Stocks saw a lot of instability near a key technical level, with traders awaiting the all-important jobs report for clues on the Federal Reserve’s next policy steps. The dollar fell with bond yields.

A big fight is unfolding around the S&P 500’s 200-day moving average -- an indicator seen by some analysts as portending the continuation of a move when breached. The equity gauge crossed that mark after a massive rally driven by Jerome Powell’s signals of a downshift in the pace of tightening -- but struggled to find solid footing on Thursday.

“The shallower the pullback, the better the odds of the market moving further higher,” said Fawad Razaqzada, market analyst at City Index and “The bears, meanwhile, will need to defend this bearish trend line and push the market back below the 200 day, if they want to keep this year’s bearish trend intact now that we are heading into the final month of the year.”

Equities closed little changed after slumping on data showing American manufacturing contracted in November for the first time since May 2020. The report added to concern that Fed hikes will raise the odds of a recession and tempered optimism with news that a gauge of consumer prices had the second-smallest increase this year.

The Bloomberg Dollar Spot Index sank to its lowest since June. The Treasury rally gathered steam amid a pullback in expectations for Fed tightening. Bets on where the central bank rate will peak have now dropped below 4.9 per cent, according to swap markets. The current benchmark sits in a range between 3.75 per cent and 4 per cent.

The Fed Bank of Chicago appointed Austan Goolsbee, an economist and former adviser to President Barack Obama, as its new chief to replace Charles Evans, who retires in January. In an Oct. 31 Bloomberg Radio interview, Goolsbee said a peak for the benchmark federal funds rate around 5 per cent “kind of makes sense to me.”

The remarkably resilient U.S. jobs market is beginning to cool, but Friday’s employment report will fall far short of the turning point Fed officials are seeking in their battle to beat back inflation. There are signs labor demand is ebbing, but a bigger slowdown is needed to bring that demand more in line with labor supply in order to contain wage growth.

The median projection in a Bloomberg survey of economists calls for payrolls to rise 200,000 in November and hourly earnings to climb 4.6 per cent from a year ago.

Worries about how far central bankers will go to rein in inflation have kept investors on edge, and equities volatile. JPMorgan Chase & Co.’s Dubravko Lakos-Bujas said sharp declines await U.S. stocks in the first half of 2023 against the backdrop of a mild recession and Fed hikes.

The prediction adds to calls from strategists at Goldman Sachs Group Inc. and Deutsche Bank AG that American equities are in for a wild ride next year.

“The next mountain needing to be conquered, and will be the 2023 focus I believe, is the economic consequences to such a sharp rise in interest rates, the higher cost of capital that both businesses and households have to deal with and the recession it creates,” said Peter Boockvar, chief investment officer at Bleakley Financial Group.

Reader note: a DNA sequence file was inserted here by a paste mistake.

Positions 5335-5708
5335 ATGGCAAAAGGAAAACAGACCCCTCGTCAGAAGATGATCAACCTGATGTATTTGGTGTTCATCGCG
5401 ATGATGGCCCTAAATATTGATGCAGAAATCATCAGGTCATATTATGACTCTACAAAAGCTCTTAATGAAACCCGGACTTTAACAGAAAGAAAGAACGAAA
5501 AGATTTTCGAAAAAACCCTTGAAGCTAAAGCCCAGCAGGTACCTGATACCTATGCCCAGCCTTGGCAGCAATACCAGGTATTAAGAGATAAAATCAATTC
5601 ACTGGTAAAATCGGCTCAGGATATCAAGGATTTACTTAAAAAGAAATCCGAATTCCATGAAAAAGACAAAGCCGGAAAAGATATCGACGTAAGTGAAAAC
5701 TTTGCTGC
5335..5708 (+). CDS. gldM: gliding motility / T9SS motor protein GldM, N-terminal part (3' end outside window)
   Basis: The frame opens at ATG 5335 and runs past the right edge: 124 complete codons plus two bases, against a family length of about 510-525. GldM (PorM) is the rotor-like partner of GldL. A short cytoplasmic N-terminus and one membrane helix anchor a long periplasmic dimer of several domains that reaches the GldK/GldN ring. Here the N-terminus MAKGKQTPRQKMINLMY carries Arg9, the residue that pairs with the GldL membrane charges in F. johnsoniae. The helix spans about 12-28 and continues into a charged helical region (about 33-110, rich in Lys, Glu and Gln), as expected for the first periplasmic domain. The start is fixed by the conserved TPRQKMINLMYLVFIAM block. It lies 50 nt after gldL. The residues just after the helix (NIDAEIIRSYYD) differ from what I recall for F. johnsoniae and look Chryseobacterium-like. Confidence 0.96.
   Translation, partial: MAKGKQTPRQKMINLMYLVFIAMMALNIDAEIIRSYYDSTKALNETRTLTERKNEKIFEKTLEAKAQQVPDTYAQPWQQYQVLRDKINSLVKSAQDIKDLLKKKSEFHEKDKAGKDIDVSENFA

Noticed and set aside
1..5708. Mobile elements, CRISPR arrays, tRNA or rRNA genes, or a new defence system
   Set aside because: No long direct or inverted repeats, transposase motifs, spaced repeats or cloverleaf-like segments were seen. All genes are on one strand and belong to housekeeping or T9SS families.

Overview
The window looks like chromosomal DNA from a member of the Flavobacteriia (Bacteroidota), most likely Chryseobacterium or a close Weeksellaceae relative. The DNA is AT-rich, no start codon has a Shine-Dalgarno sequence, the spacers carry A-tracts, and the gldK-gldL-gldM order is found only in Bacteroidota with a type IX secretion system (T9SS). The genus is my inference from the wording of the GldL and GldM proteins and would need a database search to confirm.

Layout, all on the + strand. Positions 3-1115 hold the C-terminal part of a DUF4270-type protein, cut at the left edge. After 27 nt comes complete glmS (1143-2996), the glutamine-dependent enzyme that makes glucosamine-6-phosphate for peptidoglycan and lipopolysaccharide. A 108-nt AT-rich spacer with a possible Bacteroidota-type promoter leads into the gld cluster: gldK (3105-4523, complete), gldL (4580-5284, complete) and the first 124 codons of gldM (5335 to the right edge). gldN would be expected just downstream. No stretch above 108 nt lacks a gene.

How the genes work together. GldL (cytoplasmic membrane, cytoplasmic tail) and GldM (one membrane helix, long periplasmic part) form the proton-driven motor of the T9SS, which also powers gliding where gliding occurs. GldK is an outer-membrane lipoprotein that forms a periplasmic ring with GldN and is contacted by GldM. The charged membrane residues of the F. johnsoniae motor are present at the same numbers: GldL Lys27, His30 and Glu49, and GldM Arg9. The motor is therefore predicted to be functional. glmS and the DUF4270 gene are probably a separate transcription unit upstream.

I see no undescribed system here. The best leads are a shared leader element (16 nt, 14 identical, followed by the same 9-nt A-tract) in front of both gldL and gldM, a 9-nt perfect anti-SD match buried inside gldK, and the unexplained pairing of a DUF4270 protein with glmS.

“We do not think the macroeconomic conditions for a sustained market rally are yet in place,” said Mark Haefele, chief investment officer at UBS Global Wealth Management, who sees the cumulative impact of hikes weighing on economic growth and corporate profits.

From a technical standpoint, however, history offers encouraging signs for U.S. stocks once they break above a longer-term trend line after spending months below it. 

In the previous 13 times the S&P 500 was beneath the 200-day moving average for more than six months and then closed above it, the index posted an average return of 12 per cent over the next six months and 19 per cent a year later, according to Ryan Detrick, chief market strategist at Carson Group.

Jonathan Krinsky at BTIG notes that while a big rally got the U.S. equity gauge through its 200-day moving average, it also took it right to the downtrend line from the January highs.

“The slope of the 200-DMA is often more important than whether price is above or below it,” he added. “Consider in 2002, there were several rally attempts that did get above the declining 200-DMA, only to fail and roll over to new lows.”

Key events this week:

  • U.S. unemployment, nonfarm payrolls, Friday
  • ECB’s Christine Lagarde speaks, Friday

Some of the main moves in markets:


  • The S&P 500 was little changed as of 4 p.m. New York time
  • The Nasdaq 100 was little changed
  • The Dow Jones Industrial Average fell 0.6 per cent
  • The MSCI World index rose 0.8 per cent


  • The Bloomberg Dollar Spot Index fell 1 per cent
  • The euro rose 1.1 per cent to US$1.0523
  • The British pound rose 1.5 per cent to US$1.2243
  • The Japanese yen rose 2 per cent to 135.35 per dollar


  • Bitcoin fell 1.1 per cent to US$16,914.09
  • Ether fell 1.9 per cent to US$1,271.94


  • The yield on 10-year Treasuries declined 10 basis points to 3.51 per cent
  • Germany’s 10-year yield declined 12 basis points to 1.81 per cent
  • Britain’s 10-year yield declined six basis points to 3.10 per cent


  • West Texas Intermediate crude rose 0.9 per cent to US$81.26 a barrel
  • Gold futures rose 3.3 per cent to US$1,817.20 an ounce